Northeastern Section - 49th Annual Meeting (23–25 March)

Paper No. 3
Presentation Time: 1:30 PM-5:35 PM


ANDERAS, Lars E., School for the Environment, University of Massachusetts-Boston, 100 Morrissey Blvd, Boston, MA 02125 and GONTZ, Allen, School for the Environment, University of Massachusetts Boston, 100 Morrissey Boulevard, Boston, MA 02125-3393,

Boston, one of the oldest cities in North America, has experienced a great amount of anthropogenic landscape change since the city's founding in 1630. Residents of Boston filled tidal flats, drained salt marshes and reclaimed land from the sea to create space for residential, industrial and public uses.

Geographic information technology (GIT) was used to integrate and analyze data from modern and historical sources, including maps, digital elevation models (DEMs), and orthographic and oblique aerial photography. The study estimates that 14.3 km2 of new land, representing 138% of the original 10.3 km2 land area, was added within the area of interest since Boston’s founding in 1630. Slightly more than 45% of the new land, 6.5 km2, was added to the Back Bay. Efforts were also made to quantify the total volume of new land added using the 2002 MassGIS DEM, but the estimate of 30 x 106 m3 was based on somewhat speculative estimates of the original mudflat and salt marsh elevations and is a less robust estimate than those of the surface area. A comparison of sediment core data and modern elevations revealed that fill thickness was underestimated due to compaction of underlying sediments and possibly an overestimate of the pre-colonial elevations.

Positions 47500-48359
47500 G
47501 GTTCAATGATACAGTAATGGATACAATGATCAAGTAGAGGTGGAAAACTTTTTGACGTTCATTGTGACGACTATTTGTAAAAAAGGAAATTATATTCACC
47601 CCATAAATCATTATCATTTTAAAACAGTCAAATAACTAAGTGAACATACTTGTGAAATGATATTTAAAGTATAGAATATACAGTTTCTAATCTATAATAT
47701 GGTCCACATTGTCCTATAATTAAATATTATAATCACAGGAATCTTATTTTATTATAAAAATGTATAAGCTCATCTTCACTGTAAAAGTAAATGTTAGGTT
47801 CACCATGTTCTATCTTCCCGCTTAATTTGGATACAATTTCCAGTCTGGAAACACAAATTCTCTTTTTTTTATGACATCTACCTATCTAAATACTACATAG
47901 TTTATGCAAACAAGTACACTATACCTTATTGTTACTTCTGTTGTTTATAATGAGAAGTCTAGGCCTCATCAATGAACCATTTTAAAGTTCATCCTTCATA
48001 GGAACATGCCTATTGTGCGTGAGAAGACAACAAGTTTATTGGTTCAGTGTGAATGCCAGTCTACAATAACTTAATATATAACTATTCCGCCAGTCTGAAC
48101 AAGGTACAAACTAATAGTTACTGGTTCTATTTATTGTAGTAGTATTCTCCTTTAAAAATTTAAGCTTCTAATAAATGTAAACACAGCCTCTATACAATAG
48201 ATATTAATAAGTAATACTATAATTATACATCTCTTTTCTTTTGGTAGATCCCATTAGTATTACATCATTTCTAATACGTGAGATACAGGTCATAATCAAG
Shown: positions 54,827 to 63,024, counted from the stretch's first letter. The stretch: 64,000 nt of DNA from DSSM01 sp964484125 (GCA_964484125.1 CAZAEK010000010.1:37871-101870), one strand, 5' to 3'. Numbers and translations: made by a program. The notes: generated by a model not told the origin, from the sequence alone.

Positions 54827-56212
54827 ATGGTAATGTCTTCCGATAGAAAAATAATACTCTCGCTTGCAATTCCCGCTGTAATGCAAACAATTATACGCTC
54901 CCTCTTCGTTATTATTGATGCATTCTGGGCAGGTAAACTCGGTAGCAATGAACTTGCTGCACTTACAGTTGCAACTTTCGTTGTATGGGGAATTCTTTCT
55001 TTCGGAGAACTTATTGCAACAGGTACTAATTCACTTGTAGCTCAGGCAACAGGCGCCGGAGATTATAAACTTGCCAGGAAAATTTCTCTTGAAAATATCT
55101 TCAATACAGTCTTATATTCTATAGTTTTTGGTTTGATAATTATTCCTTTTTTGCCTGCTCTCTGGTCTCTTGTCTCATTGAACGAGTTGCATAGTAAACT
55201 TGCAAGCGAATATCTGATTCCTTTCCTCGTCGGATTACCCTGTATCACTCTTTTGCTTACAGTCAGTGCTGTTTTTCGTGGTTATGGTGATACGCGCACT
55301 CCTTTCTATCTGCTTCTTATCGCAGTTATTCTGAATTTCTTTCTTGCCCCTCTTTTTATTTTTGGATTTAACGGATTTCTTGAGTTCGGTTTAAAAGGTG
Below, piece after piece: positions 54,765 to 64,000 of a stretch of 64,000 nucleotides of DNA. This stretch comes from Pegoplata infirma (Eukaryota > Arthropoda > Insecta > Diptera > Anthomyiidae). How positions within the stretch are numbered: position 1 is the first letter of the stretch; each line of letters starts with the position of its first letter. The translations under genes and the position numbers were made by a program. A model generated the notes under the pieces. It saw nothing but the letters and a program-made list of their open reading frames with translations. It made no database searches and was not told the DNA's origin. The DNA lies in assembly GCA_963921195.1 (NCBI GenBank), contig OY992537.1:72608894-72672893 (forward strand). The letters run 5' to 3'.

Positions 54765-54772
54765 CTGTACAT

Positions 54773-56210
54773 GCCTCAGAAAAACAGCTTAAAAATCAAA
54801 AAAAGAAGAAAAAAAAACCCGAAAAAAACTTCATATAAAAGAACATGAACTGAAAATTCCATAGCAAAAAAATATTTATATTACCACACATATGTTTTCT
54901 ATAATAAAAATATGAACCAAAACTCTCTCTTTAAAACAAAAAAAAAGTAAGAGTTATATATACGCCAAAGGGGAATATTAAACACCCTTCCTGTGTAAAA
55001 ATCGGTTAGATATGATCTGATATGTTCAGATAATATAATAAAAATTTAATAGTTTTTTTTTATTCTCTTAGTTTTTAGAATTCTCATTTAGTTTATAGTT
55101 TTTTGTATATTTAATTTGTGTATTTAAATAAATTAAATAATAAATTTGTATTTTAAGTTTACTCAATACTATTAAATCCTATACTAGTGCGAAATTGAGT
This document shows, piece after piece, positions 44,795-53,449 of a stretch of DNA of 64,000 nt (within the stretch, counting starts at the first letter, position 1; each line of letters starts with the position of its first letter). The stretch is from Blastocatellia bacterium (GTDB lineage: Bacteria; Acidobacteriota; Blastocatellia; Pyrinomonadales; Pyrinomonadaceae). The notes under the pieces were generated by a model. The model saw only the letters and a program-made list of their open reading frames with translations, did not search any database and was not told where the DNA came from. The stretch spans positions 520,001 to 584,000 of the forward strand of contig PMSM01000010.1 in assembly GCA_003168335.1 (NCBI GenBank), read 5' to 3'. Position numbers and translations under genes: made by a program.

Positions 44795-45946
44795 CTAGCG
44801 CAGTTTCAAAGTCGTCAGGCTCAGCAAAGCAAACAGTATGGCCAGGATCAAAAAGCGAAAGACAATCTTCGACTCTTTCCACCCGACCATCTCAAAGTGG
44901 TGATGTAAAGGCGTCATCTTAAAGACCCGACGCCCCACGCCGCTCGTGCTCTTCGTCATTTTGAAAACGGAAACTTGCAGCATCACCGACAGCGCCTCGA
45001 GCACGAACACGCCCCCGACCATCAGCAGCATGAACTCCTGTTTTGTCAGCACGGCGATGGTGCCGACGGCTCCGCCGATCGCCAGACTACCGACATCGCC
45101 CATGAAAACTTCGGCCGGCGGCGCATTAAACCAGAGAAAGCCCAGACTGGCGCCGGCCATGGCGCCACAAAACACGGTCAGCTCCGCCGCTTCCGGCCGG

The GIT was also used to develop an integrated spatial data layer in both 2D (map or orthographic view) and 3D (oblique view) to facilitate visualization of historical landscape changes. An important application of this technology was a 3D time series of landmaking created by vertically extruding historical map-based polygon layers in proportion to the length of time between successive layers. This allowed the depiction of what would normally be shown as a 2D graph of area vs. time instead as a graphic that shows not only area and time, but also shoreline shape at several points in history, thus providing a fuller picture of how the basin evolved over time.